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  • Gnawing at the Whiteness of Cinema Studies:On Asian American Media Now
  • Celine Parreñas Shimizu (bio)

Without ambiguity, without ambivalence, we must reject the minoritization of Asian American cinema studies. To relegate Asian American cinema to the margins of our discipline is an epistemological problem that truly disserves an increasingly transnational and nonwhite student body whose presence demands that we halt a myopic understanding of our enterprise as unified. This article argues for increasing the study of Asian American and other racial, ethnic cinema traditions—especially in presenting how filmmakers of color produce and audiences of color watch differently. To recognize the distinct investments filmmakers and spectators of color bring to our discipline is to decenter whiteness, to diversify film and media departments with faculty trained to understand racial difference, and to enable us to see Asian American cinema as a harbinger for the future of the discipline.

To invest in cinema is to write oneself and one's communities into history, argued the late Loni Ding in her essay "Strategies of an Asian American Filmmaker."1 Indeed, the so-called Yellow Power, or Asian American civil rights, movement looked toward the invisibility, subordination, and misrepresentations and distortions of Asian Americans as a testimony to their larger marginality in US society. Established fifty years ago, "Asian American" as both an identity category and a genre of cinema are politically necessary fictions. To understand this is to grasp the changing subjectivities of our globalized era and the different struggles for representation that various people of color have engaged in from the very beginnings of cinema itself. The name "Asian American" registers a grievance for Asian and Asian American people in addressing their experiences of domestic racism, xenophobia, transnational displacement, and colonialism. It identifies a Hollywood tradition of how ethnic and racial groups who live under this sign are treated unfairly: Charlie Chan, Fu Manchu, Dragon Lady, Lotus Blossom, Prostitute with a Heart of Gold, Martial Artist, [End Page 119] Schoolgirl. These stereotypes create a particular viewing experience that necessitates a historical approach in framing our understanding of films and of looking at the cultural context that creates films.

In the context of US civil rights and third-world liberation struggles in the 1970s, Asian American cinema started as a movement to protest Asian Americans' representational status as the butt of the joke in Hollywood films. As Robert Lee argues in Orientals: Asian Americans in Popular Culture, Hollywood installed images of Asians in America into forever foreign, perverse, and caricatured stereotypes.2 Filmmaker, poet, and editor Russell Leong's book Moving the Image: Asian Pacific American Media Arts documented the activist framework motivating many of the Asian American cinema movement's pioneers.3 Their works intended to inspire action through developing an artful aesthetic language. They included the work of award-winning documentarian and organizer Loni Ding (cofounder of the Center for Asian American Media), documentarian Bob Nakamura (cofounder of Visual Communications), the queer experimental documentary filmmaker Richard Fung, the experimental and documentary video makers Valerie Soe and Rea Tajiri, and the Oscar-nominated documentarians Christine Choy and Renee Tajima. These pioneers also worked in higher education. Loni Ding raised cohorts of filmmakers in her Third World Media course in the Department of Ethnic Studies at University of California, Berkeley. A longtime professor at the UCLA School of Theater, Film, and Television, Bob Nakamura nurtured generations of Asian American filmmakers before reestablishing the EthnoCommunications Program at UCLA's Department of Asian American Studies. Richard Fung continues to work as a professor and cultural activist in Toronto. In California, Valerie Soe teaches at San Francisco State University as a professor in Asian American studies, and Renee Tajima-Peña produces and teaches as a professor in ethno-communications at UCLA and formerly in community studies at University of California, Santa Cruz. On the East Coast, Rea Tajiri works as professor of film and media arts at Temple University, and Christine Choy serves as professor at New York University's Tisch School of the Arts.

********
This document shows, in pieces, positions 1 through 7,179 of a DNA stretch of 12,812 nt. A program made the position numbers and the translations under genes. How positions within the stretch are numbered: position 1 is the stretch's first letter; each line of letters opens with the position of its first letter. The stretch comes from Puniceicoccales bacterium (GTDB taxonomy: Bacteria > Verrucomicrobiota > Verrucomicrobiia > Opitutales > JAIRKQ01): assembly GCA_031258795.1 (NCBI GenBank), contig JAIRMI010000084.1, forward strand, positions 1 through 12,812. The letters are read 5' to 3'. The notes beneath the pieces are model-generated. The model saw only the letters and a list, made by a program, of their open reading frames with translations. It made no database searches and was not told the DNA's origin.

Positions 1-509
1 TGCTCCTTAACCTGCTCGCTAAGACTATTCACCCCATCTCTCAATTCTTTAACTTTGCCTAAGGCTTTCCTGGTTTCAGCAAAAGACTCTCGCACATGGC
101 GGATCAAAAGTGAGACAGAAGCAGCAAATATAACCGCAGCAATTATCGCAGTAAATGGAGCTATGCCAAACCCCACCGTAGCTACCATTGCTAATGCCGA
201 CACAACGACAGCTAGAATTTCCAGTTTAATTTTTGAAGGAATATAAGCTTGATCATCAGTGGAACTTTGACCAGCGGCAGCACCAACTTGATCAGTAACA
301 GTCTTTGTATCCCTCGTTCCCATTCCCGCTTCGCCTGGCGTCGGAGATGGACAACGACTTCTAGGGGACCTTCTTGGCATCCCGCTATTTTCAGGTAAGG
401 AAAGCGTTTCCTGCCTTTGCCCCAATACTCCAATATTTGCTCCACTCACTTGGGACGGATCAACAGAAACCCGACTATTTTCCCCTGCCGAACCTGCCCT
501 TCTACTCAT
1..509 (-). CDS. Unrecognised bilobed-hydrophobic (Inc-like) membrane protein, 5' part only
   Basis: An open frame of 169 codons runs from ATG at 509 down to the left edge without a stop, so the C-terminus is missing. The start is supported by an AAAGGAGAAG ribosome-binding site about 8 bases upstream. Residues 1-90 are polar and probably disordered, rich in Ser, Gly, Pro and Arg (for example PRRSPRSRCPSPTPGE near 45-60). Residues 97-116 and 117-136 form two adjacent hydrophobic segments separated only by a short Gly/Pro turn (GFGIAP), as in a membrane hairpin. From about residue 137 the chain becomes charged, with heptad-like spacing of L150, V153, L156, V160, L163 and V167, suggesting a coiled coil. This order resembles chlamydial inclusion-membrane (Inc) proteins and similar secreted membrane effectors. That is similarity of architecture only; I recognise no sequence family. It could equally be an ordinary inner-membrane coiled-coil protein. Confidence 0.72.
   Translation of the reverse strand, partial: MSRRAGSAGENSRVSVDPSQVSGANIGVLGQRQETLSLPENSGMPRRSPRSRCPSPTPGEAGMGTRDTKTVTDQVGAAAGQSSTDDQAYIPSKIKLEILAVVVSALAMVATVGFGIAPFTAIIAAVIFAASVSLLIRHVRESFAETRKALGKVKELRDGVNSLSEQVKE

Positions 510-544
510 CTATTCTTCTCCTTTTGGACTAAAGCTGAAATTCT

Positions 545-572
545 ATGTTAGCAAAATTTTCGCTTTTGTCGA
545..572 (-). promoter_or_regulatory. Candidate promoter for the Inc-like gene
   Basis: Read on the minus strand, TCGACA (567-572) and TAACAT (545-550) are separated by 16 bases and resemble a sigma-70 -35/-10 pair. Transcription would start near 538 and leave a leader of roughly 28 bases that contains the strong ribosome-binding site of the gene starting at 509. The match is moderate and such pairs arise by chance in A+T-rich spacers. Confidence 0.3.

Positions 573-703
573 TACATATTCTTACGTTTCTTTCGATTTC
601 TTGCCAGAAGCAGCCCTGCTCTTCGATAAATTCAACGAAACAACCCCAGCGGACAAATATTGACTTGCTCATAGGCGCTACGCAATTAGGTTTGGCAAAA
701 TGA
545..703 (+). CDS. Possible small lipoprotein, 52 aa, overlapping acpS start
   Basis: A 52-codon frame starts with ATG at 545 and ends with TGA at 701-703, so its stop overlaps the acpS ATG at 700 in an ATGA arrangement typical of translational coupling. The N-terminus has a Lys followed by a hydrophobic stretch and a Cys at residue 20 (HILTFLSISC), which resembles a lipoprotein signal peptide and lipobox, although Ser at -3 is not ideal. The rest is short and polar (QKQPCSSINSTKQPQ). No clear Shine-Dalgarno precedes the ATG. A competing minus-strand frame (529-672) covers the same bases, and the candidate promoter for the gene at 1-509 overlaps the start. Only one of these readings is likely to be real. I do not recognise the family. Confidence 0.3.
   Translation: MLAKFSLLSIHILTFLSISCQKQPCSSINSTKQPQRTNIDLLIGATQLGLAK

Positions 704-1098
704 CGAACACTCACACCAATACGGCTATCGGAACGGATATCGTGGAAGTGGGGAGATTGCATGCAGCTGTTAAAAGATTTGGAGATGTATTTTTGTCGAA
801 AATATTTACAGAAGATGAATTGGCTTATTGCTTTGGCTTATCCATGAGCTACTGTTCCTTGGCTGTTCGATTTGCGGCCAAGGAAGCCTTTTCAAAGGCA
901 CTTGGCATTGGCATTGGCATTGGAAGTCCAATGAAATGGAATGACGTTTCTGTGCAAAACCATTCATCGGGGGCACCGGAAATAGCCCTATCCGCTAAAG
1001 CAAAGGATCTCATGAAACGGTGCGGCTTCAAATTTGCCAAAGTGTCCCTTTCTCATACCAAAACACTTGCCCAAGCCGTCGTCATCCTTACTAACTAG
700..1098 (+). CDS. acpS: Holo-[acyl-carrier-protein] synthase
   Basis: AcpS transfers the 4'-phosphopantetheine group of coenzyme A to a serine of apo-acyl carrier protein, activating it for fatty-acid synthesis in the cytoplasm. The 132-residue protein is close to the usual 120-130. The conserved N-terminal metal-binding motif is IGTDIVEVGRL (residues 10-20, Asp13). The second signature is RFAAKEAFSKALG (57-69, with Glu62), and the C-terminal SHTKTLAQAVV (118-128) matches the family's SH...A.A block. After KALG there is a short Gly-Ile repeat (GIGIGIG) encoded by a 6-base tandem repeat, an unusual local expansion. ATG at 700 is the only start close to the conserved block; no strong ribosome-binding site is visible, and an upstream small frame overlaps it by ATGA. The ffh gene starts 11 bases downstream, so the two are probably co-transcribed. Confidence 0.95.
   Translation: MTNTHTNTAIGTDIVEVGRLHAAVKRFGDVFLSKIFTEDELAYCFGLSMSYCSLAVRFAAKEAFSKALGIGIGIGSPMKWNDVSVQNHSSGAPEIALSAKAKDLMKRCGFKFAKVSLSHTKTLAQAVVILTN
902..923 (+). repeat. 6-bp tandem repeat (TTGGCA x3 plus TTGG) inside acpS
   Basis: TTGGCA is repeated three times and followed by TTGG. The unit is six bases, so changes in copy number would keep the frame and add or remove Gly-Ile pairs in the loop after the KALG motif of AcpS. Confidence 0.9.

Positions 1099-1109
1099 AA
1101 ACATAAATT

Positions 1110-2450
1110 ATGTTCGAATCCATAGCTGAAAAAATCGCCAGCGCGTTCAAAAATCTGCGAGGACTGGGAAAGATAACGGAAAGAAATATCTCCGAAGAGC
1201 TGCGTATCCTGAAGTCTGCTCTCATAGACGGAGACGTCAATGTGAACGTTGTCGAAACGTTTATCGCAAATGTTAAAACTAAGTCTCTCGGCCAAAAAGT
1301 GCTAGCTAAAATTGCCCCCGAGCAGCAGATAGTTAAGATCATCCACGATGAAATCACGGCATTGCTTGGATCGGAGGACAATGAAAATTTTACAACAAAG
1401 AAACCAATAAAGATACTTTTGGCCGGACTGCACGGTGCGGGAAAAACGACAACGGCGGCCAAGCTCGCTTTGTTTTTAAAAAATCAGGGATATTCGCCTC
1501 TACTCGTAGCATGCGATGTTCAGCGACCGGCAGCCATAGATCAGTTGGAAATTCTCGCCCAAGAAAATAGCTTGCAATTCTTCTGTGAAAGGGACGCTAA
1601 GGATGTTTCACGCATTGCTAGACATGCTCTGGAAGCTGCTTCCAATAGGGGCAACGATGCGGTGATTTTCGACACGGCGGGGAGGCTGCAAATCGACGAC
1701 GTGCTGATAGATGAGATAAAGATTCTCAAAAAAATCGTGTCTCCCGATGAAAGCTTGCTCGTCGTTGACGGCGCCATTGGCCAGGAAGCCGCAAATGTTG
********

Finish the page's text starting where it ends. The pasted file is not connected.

From the 1980s to the present, Asian American cinema has moved smoothly between nonprofit organizations and universities to industry and independent media locations. The circuit loops between festivals...


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